A Puzzling Metazoan Body Plan

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Science  14 Jul 2000:
Vol. 289, Issue 5477, pp. 217
DOI: 10.1126/science.289.5477.217c

The myzostomids are an enigmatic and anatomically bizarre group of marine animals, found in symbiotic or parasitic association with echinoderms from Ordovician to modern times. Their unusual acoelomate, incompletely segmented body plan—the result of their long history of obligate association—has caused two centuries of dispute amongst systematists. Myzostomids have been considered as annelids, sometimes within the polychaetes, sometimes not. More recently, workers have classed them as a separate phylum allied to the annelids.

Eeckhart et al. have acquired molecular data from two components of the protein synthetic machinery, the small ribosomal subunit RNA gene (SSU) and the elongation factor-1α gene, and throw new light on the phylogenetic relationships of the myzostomids. They confirm that the myzostomids are not nested within the annelids. More surprisingly, they find that the myzostomids have no close links to the annelids at all; instead, they are more closely allied to the flatworms.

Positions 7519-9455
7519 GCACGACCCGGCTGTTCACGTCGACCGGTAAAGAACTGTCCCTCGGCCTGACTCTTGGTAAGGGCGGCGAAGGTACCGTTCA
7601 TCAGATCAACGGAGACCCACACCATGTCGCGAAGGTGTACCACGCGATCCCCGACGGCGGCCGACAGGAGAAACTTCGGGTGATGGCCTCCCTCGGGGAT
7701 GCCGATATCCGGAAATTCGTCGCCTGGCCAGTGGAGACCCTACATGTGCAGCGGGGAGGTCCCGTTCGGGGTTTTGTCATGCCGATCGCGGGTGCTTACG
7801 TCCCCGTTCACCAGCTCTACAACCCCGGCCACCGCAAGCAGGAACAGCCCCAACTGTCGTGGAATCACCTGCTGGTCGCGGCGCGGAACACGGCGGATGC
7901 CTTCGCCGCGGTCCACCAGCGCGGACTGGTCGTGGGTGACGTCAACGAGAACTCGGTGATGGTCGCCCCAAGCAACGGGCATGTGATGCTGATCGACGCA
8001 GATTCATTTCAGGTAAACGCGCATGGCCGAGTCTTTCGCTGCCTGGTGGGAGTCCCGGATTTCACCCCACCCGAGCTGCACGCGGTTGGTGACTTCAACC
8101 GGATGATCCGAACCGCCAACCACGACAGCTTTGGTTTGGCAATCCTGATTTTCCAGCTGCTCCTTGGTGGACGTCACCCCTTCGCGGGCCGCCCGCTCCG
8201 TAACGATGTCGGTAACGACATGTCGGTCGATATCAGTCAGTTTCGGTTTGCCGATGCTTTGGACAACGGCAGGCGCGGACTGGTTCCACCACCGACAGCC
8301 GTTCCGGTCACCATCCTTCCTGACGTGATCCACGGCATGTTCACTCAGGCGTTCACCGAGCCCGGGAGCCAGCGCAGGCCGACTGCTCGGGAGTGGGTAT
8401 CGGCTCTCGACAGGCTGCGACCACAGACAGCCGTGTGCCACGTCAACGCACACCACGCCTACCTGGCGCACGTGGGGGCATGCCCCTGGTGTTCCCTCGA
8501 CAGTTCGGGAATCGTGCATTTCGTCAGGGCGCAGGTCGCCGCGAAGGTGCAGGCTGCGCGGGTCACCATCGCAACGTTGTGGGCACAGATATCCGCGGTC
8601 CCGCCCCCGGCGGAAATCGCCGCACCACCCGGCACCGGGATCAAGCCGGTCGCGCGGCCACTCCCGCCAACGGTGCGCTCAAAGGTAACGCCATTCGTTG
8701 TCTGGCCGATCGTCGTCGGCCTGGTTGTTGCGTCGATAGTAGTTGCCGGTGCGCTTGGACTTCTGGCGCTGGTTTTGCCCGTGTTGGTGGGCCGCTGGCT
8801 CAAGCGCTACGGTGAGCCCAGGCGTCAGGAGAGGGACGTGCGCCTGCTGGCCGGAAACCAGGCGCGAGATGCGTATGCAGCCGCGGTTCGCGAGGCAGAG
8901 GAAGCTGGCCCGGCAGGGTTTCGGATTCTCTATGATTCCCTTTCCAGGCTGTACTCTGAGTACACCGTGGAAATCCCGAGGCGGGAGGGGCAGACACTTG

This result suggests that the key morphological features—segmentation, coeloms, etc.—used to classify the animal kingdom might not be as conservative as hitherto thought. If, as has apparently happened in the myzostomids, these features can be independently gained or lost during the course of evolution, our view of the evolution of body plans and the relationships of the animal phyla may become more complicated. — AMS

Proc. R. Soc. Lond. B267, 1383 (2000).

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